The reality is that these fears are overblown. Some prohibitions continue past 2030. For instance, continuous surveillance of centrifuge production sites lasts until 2035, while the monitoring of Iran’s uranium mines and mills goes on until 2040. During that time, if and when Iran jacks up its centrifuge production or starts moving suspect amounts of uranium, the international community will know. 

Undermining the Iran nuclear deal out of fear of its sunset provisions will only achieve one thing: it will bring that sunset far closer, without a realistic and achievable alternative to prevent a nuclear-armed Iran.

Other provisions will be in place in perpetuity. For instance, Tehran is and will forever be required to notify the agency when it decides to build a nuclear facility. In contrast, under its previous safeguard agreement with the International Atomic Energy Agency (IAEA), it was only obligated to alert the international community six months before the introduction of nuclear material into the country. This was the loophole that enabled Iran to construct several undeclared nuclear facilities, which were eventually discovered in 2002 and 2009. 

Assuming the other parties to the deal reciprocate by holding up their end of the bargain, Iran will ratify in 2023 the IAEA’s Additional Protocol, which allows short-notice inspections of undeclared facilities in Iran and which it is now voluntarily implementing. To date, no country on earth has developed nuclear weapons under the watchful eyes of the IAEA’s inspectors who are empowered by the access that the Additional Protocol affords them. And of course, under the Non-Proliferation Treaty (NPT), Iran is forever prohibited from developing nuclear weapons. Of the four recent nuclear-weapon states, three (India, Israel, and Pakistan) never signed the NPT; North Korea withdrew before moving toward nuclear weapons.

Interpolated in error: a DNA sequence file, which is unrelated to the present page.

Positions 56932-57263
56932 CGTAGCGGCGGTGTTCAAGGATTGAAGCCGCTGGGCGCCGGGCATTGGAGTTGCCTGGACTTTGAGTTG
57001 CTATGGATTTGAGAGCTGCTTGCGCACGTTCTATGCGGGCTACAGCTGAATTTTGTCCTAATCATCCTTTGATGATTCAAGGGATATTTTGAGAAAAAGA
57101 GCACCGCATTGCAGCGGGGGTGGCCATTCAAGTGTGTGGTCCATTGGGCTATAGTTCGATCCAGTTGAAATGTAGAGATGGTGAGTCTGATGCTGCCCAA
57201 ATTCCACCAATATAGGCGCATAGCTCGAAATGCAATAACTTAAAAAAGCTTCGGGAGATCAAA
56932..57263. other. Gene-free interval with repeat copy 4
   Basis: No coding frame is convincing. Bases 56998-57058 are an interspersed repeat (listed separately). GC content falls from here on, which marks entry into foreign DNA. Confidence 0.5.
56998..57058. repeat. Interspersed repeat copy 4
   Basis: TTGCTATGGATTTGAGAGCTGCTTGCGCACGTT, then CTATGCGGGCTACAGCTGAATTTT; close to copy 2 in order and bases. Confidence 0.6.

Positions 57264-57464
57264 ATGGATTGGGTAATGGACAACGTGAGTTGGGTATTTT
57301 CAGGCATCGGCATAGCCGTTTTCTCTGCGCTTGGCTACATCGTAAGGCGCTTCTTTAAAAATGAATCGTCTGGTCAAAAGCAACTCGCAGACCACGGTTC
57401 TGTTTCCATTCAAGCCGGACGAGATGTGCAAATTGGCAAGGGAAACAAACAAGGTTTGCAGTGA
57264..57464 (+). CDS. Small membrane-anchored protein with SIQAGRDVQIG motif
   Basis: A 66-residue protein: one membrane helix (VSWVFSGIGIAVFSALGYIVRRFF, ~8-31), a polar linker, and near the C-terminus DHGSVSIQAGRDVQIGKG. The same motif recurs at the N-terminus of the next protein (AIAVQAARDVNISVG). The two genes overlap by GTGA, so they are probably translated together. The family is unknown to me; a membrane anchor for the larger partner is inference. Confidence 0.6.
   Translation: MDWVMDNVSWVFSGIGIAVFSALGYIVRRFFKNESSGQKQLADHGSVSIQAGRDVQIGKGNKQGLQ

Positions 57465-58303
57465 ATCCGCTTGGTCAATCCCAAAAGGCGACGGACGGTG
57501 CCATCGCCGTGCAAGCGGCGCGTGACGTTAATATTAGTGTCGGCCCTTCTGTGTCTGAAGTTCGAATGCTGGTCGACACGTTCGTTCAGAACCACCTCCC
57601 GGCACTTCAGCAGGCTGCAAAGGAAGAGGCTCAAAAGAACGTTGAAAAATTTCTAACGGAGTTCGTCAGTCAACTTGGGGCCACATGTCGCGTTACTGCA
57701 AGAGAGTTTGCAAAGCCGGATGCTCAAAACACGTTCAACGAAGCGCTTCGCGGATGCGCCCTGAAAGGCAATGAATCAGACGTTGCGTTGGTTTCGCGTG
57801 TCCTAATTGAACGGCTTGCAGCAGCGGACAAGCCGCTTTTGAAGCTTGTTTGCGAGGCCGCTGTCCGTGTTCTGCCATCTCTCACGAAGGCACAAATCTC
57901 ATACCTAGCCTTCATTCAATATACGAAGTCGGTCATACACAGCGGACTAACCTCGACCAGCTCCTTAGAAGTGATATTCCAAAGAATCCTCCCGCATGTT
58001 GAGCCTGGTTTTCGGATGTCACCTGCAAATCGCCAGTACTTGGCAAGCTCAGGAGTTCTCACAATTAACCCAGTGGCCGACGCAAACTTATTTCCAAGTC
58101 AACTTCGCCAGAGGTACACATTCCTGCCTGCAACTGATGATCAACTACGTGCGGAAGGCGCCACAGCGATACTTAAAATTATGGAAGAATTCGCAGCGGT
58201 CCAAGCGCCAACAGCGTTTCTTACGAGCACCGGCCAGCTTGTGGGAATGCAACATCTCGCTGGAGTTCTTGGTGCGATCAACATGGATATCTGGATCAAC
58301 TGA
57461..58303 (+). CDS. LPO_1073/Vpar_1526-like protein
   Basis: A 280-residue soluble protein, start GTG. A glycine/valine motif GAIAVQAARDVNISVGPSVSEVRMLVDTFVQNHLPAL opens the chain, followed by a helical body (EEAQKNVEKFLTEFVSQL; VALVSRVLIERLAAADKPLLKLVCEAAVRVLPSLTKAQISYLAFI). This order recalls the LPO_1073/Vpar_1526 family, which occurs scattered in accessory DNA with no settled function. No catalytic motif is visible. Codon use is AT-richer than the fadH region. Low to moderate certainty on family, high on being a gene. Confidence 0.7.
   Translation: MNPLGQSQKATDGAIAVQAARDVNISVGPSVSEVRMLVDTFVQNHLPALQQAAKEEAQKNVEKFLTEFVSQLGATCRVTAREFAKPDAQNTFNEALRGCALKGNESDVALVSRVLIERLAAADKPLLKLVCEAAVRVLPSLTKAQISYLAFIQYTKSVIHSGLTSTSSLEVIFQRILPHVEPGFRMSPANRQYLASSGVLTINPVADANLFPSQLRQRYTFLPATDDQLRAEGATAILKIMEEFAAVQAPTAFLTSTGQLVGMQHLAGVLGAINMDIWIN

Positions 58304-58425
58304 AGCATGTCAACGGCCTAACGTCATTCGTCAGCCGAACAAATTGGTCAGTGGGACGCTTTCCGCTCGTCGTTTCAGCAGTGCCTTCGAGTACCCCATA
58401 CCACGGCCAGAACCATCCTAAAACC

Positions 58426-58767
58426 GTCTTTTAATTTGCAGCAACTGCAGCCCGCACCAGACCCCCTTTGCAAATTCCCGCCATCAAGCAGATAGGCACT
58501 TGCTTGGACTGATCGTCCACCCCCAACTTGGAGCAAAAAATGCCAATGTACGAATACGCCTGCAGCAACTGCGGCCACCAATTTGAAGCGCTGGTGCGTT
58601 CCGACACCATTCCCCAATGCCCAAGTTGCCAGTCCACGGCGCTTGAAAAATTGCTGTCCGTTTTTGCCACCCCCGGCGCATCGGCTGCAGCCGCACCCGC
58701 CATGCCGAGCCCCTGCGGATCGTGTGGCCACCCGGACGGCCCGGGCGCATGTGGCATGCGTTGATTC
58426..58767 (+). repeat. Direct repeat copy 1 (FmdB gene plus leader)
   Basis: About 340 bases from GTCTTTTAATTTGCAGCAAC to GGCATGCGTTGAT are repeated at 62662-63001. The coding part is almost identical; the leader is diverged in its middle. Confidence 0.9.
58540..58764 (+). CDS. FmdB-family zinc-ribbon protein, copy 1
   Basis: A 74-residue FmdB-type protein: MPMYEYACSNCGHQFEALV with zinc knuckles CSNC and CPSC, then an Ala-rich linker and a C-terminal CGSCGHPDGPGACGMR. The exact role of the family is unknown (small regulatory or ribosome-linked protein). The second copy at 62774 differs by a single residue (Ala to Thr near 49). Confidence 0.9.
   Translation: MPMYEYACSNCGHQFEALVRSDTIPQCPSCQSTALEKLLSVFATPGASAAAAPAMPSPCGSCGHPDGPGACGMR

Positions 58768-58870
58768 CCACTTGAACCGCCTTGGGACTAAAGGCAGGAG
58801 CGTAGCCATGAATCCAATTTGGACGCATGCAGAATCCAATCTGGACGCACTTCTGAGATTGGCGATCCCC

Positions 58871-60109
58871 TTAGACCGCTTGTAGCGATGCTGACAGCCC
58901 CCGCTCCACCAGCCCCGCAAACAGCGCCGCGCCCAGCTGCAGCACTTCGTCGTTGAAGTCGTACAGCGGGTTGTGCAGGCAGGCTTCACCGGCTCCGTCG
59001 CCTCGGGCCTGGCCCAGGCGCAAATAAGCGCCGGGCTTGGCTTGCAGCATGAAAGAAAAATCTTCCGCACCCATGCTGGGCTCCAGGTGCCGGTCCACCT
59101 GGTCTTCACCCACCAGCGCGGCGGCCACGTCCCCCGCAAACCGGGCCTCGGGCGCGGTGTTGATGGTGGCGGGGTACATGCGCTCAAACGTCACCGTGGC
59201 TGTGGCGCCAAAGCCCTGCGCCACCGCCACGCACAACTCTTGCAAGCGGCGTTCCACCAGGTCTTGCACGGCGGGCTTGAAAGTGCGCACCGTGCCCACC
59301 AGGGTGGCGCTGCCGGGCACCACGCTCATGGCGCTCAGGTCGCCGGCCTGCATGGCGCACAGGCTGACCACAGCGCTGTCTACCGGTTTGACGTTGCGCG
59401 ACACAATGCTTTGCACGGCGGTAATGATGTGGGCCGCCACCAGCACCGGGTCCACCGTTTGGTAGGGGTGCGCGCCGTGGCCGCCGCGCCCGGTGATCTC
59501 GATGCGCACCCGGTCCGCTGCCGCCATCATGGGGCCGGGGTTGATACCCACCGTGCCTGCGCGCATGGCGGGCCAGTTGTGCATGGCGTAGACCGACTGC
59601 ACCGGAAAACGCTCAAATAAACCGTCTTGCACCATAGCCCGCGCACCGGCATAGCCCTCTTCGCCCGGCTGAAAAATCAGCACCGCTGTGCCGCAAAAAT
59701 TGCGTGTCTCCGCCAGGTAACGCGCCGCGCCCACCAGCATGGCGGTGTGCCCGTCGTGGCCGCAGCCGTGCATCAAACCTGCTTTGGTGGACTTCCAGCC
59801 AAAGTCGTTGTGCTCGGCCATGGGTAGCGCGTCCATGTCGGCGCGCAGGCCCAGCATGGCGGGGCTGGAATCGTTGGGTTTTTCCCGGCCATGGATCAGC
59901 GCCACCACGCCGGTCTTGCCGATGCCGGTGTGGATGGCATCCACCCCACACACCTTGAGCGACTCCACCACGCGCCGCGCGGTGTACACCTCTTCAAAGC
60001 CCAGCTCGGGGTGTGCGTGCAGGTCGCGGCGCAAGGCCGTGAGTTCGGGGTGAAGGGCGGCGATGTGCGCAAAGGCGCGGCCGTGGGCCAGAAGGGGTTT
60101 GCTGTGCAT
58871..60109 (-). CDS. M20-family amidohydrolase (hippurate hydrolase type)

Although it is true that Iran could begin enriching uranium beyond the current 3.67 percent threshold in 2023 and will have more advanced centrifuges that will shorten the time needed to produce enough material for a nuclear weapon, without the JCPOA, Iran could start that process tomorrow. That is why scuttling the deal because of its sunset provisions is akin to committing suicide out of fear of death. 

Even a better agreement will have to contain a sunset provision. All arms control deals do. The U.S. nuclear negotiating team’s opening salvo, during the lengthy talks that led to the JCPOA, was a 20-year-long sunset for nuclear constraints and an extra ten years for intrusive inspections. Iranians wanted only two years. Months of negotiations led to a compromise and the timeline explained above. Even if the time frame were extended to 20 years, it would still be a sunset.